In a move that fans didn't seem to agree with, Metallica finally decided to make a video and promo single, namely for the song One. It was seen as the best song on the album, and Metallica felt that if there was to be a video, it could make the song a lot better, giving more insight into the context of the song. The song itself was based on an anti-war novel called "Johnny got His Gun", written by Dalton Trumbo in 1939. It told the story of a man who lost all his limbs and face in a mine explosion, and is kept alive in a hospital. He is determined to die, but the hospital staff continue to keep him alive. For the promo video, the band elected to take bits from the movie adaption of this novel, intercut between shots of the band playing the song in an empty warehouse. The video got heavy rotation on MTV, and quite naturally, was something the mainstream had never seen before. "...And Justice For All" went multi-platinum, and Metallica won a Grammy Award for best metal performance (after being cheated out of it the previous year).
Within the space of two years, Metallica not only managed to recover from the death of their best friend, but also released an album that was considered the pinnacle of progressive metal, managing to appeal to people who wouldn't ordinarily listen to heavy metal. With a new bassist, new found fans, and a shitload of money, Metallica went into the studio to record their fifth album.
Don't Tread On Me
"But I'll take my time anywhere, free to speak my mind anywhere, and I'll redefine anywhere."
Thanks to Metallica's now handsomely huge following, the pressure was on the band to deliver something that not only bettered "...And Justice For All", but one that also made just as much of an impact on the music scene. Thanks to these new found responsibilities, tensions mounted higher than ever on the recording of their 5th album. Lars and James especially, who both started the band, argued more than everyone else. Thanks to the long recording process, these arguments were so heated that 3 out of the 4 members were divorced by the time the album was finished.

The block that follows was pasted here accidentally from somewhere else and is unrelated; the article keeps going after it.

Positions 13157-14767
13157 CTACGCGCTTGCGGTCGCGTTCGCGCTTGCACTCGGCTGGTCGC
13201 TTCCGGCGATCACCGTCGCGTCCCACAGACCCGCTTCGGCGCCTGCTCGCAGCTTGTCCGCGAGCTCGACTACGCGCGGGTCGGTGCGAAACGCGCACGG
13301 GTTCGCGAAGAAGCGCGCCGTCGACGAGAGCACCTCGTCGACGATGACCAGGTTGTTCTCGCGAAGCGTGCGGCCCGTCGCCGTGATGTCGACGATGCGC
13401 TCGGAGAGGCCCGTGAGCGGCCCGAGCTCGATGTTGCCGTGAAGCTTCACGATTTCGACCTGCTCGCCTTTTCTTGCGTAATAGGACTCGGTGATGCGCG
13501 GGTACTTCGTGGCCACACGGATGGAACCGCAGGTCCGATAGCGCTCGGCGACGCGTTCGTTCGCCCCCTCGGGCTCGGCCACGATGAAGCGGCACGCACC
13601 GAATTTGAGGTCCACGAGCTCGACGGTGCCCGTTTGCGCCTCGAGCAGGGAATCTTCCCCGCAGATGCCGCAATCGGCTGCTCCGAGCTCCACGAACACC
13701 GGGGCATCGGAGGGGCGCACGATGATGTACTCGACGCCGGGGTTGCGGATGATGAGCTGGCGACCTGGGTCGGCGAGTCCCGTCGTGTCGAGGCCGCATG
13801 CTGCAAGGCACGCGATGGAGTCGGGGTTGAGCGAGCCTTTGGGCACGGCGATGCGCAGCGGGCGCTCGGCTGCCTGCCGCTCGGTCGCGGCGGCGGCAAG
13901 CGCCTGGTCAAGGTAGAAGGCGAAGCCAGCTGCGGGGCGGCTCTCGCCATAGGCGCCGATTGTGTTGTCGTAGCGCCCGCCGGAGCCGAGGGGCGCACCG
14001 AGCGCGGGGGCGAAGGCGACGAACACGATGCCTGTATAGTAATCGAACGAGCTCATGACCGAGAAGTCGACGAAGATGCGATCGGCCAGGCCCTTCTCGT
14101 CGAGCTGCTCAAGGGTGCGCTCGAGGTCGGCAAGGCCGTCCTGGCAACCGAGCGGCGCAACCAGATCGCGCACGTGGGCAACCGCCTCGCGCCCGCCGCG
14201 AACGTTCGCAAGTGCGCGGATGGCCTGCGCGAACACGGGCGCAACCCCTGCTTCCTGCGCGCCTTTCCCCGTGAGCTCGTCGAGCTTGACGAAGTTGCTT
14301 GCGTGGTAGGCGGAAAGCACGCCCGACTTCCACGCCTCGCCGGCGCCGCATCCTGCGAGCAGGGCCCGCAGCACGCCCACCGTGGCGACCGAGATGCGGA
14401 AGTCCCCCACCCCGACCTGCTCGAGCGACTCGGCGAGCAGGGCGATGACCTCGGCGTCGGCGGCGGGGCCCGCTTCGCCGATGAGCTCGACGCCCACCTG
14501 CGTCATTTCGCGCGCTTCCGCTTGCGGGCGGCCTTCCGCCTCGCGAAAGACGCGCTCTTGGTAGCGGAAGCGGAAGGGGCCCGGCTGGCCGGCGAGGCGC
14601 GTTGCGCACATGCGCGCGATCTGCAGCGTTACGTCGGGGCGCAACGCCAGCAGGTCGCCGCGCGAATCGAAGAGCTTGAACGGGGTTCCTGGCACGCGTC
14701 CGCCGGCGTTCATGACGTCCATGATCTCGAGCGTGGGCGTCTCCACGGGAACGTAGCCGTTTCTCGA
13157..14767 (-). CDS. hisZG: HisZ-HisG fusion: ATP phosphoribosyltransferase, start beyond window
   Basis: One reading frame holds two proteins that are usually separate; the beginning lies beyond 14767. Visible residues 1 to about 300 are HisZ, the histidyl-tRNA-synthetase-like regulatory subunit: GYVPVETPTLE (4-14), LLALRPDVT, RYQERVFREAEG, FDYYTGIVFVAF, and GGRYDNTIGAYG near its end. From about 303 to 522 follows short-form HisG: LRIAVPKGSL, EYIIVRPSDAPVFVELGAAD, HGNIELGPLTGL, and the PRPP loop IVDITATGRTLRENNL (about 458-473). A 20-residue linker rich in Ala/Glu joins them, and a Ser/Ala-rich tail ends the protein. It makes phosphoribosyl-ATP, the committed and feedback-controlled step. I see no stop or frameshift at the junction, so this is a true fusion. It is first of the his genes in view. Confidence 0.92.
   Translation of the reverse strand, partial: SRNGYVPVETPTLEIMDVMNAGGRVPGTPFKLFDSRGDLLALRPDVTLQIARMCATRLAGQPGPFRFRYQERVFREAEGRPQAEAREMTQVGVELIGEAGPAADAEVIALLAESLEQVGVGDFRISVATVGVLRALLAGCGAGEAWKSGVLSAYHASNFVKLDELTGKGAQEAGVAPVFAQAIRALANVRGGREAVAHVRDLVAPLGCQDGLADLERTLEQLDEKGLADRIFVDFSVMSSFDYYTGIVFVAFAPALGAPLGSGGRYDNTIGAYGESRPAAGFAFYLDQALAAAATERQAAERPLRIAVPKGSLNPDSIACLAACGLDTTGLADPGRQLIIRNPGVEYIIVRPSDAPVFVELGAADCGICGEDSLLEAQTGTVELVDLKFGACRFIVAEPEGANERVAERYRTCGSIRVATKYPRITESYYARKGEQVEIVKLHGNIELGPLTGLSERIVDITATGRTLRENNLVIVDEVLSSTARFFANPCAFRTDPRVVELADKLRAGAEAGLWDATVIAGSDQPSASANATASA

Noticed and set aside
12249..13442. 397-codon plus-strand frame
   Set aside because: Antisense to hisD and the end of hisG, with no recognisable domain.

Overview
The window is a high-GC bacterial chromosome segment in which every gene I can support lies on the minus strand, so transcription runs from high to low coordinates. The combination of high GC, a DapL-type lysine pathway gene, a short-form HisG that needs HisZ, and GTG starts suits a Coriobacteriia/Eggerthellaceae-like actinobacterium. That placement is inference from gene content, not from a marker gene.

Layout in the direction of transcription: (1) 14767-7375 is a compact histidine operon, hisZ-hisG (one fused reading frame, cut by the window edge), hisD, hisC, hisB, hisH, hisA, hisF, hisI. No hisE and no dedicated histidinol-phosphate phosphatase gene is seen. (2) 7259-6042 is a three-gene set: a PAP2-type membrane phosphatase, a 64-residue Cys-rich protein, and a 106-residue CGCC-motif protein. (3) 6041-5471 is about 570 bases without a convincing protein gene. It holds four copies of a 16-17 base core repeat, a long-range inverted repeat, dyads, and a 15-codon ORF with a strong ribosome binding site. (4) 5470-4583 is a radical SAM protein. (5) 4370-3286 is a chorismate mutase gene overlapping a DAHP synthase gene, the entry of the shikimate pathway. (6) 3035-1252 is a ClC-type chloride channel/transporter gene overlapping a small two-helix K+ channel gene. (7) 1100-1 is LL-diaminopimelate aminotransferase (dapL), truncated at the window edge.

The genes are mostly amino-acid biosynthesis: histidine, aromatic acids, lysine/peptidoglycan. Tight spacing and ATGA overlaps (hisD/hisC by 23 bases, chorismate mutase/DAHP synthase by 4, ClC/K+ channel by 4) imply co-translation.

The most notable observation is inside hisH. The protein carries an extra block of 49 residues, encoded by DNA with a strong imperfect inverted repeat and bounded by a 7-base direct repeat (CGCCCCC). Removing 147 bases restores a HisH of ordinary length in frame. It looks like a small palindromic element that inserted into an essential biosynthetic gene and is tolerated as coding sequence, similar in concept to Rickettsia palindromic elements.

Wherever the band member's heads were during the recording, they definitely knew what they were trying to do. A lot of controversy exploded around the fact that Bob Rock (famous for producing the radio-friendly Bon Jovi) was producing the album. Fans were afraid that Metallica were heading for a sound too radio-friendly themselves. And this did indeed happen. The songs on the new record (now officially self-titled) were surprisingly accessible for a thrash metal band (most notably due to the fantastic production work by Bob Rock, who made "...And Justice For All" sound like a demo tape). Hell, a lot of these songs didn't sounds like thrash metal at all.
Of course, Metallica's spirit has always been to do what they want, when they want, and how they want, and not let anyone else interfere. Their 5th album (nick-named 'The Black Album" thanks to it's all black cover) was what Metallica wanted to do at the time. The band was sick of thrash metal; they had effectively done everything they could do by the time "...And Justice For All" came out. They wanted to experiment a bit,. and they really came up with a winner. "The Black Album"'s first single, "Enter Sandman", is undoubtedly the most popular and well known heavy metal song in the world, and with good reason; it helped Metallica sell over 10 million copies of their record within the next two years, staying in the billboard charts for almost three years. Metallica were officially the biggest band in the world at this point.
For this reason, the band decided they would do a tour with Guns N Roses, who were effectively just as big as Metallica. Very soon, however, Metallica regretted setting out on a world tour with Axl Rose. The band were already sick of Axl's arrogance and "holier than thou" attitude. Axl would occasionally stop mid-set during his band's performance, and just leave. or he would get into a tantrum because some fan brought a camera into the show. The two bands completely ignored each other for most of the tour, not being able to stand each other. The same thing was also happening within the Metallica ranks as well; Lars had developed a taste for cocaine, something that alienated the rest the band, while Jason and Kirk tended to hang out together on their own, smoking pot all day. James did not fit into any of this, and thus spent his time in country and western bars, where "people didn't bother you". Things were not going so well for the band.